We conclude this section with an example that clearly identifies common knowledge as a decisive factor in a major shift in societal norms. While it is unrelated to corruption, itp. 214↵ underscores the pivotal role that common knowledge can play in driving a rapid shift in social equilibrium. It is the story of the sudden end to the Chinese custom of foot binding at the turn of the nineteenth century. Despite being a source of pain and deformity, foot binding had been a common practice for centuries, and was essential to a young woman’s success in the marriage market. All parents might have preferred not to subject their daughters to such agonizing and dangerous treatment, but none could act alone without endangering their daughters’ marriage prospects. (At the time, remaining unmarried was not an option.) Chinese society was in a bad social equilibrium and needed to coordinate its way out of it. In his game theoretic treatment of foot binding and its demise, political scientist Gerry Mackie emphasizes the very public methods of late-nineteenth-century reformers in bringing about rapid change. Reformers advertised the fact that no society other than China engaged in the practice, indicating that coordinating on a different set of norms was possible and, indeed, normal. Reformers created natural-foot societies, where parents could publicly commit to leaving their daughters’ feet unbound. (They also ran public education campaigns, in line with a role for information as well.) As is the case for a shift in equilibrium, particularly one where once everyone has made the shift they are all better off, once change began it took place very rapidly. A practice that had persisted for a thousand years ended in a single generation.14
In summary, both theory and evidence to date point toward an important role for coordination in bringing about social and political change. Coordinated social change can be rapid and thorough, rather than incremental and piecemeal; it allows an equilibrium to “tip,” thereby escaping the pressures that push outcomes back to their initial state, making these forces push instead toward the new norm. If ordinary people are to succeed in substantially changing the status quo, it seems likely that using common knowledge and coordinating their efforts will be part of the solution. We hope that researchers will, in thep. 215↵ future, be able to provide reformers with more evidence and better guidance on how best to shift voters’ expectations and beliefs that others also care enough about corruption to do something about it when casting their ballots.
Case Study: How Italian voters threw out a corrupt political class
By far the most dramatic contemporary example of voters successfully retaliating against a whole class of corrupt politicians occurred in Italy in 1994. Almost the entire lower house of representatives—known as the Chamber of Deputies—was thrown out of office in the wake of a gripping corruption scandal that implicated almost the entire political elite of the country. The only established political party to survive the turmoil was (under a new name) the Italian Communist Party (its Italian acronym was PCI), which, as Italy’s long-standing party of the opposition, remained mostly untainted by corruption. This shift in the political landscape was the result of many contributing factors. We believe that common knowledge among voters of a desire for change was a particularly important one.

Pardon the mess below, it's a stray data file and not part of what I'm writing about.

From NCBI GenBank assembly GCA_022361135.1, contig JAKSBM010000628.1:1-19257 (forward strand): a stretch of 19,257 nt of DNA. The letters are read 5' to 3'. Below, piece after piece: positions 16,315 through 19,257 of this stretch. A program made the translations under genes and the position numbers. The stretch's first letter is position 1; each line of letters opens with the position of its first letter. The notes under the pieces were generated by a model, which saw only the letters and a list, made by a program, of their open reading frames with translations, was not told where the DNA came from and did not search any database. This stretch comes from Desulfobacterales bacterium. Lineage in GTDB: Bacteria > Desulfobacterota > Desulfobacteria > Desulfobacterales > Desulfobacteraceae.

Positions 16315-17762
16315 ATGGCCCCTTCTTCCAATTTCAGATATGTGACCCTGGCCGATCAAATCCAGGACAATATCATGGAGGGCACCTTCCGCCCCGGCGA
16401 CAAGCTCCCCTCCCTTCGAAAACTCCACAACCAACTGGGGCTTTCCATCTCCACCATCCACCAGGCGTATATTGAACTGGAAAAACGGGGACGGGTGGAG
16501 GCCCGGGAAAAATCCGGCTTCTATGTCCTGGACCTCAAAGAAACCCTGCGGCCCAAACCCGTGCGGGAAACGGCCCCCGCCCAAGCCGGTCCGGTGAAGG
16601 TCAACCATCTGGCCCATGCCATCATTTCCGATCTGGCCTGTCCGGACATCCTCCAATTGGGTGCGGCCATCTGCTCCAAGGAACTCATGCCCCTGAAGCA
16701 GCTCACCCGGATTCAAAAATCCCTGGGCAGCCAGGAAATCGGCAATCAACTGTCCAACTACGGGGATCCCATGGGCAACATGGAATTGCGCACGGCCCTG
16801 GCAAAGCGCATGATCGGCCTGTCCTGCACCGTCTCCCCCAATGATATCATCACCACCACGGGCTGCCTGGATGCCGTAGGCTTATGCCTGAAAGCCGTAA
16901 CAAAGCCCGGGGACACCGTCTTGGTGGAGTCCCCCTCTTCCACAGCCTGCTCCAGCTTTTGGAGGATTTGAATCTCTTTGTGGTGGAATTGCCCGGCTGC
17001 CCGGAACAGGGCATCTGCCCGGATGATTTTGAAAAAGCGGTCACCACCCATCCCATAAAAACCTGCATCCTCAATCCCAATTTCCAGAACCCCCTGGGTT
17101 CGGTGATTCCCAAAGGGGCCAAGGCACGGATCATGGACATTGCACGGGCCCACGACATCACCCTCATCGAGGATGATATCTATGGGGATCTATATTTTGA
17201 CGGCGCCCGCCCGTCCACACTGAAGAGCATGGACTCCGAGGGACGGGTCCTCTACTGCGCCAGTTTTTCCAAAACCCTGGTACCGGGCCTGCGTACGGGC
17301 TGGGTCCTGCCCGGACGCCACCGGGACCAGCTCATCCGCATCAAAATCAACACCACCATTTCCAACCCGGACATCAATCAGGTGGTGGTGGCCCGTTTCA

In this instance, the press—at the time relatively free and independent of government pressure—played a critical role in coordinating voters’ expectations that other voters were also turning against corrupt incumbents.
The voter revolt was set in motion with events that occurred in February 1992, when public prosecutors arrested Mario Chiesa, the head of the Italian Socialist Party (its Italian acronym was PSI) for the province of Milan. Chiesa was charged with accepting a modest bribe of seven million lire (about US$4,000) from the cleaning company that held the contract for a government-run old-age home, where he sat on the board. It might all have stopped there. Except the PSI, hoping to protect its reputation, tried to give Chiesa the cold shoulder. He was not pleased. After seven weeks in jail, Chiesa finally started talking to investigators about corruption among his former colleagues, and within months the judiciary hadp. 216↵ unraveled a complex hierarchy of bribes and kickbacks that led all the way up to members of the national government. The investigations, known as Mani Pulite, or Clean Hands, implicated—among others—more than a third of the members of the Chamber of Deputies who held seats in the 1992–1994 term as well as six former prime ministers and several thousand local politicians. Within two years, the major political parties that had governed Italy for the preceding forty years had all but vanished, in part because they lacked experienced politicians to run for office who had not been charged with malfeasance and the parties were no longer willing to nominate the same tainted cast of characters.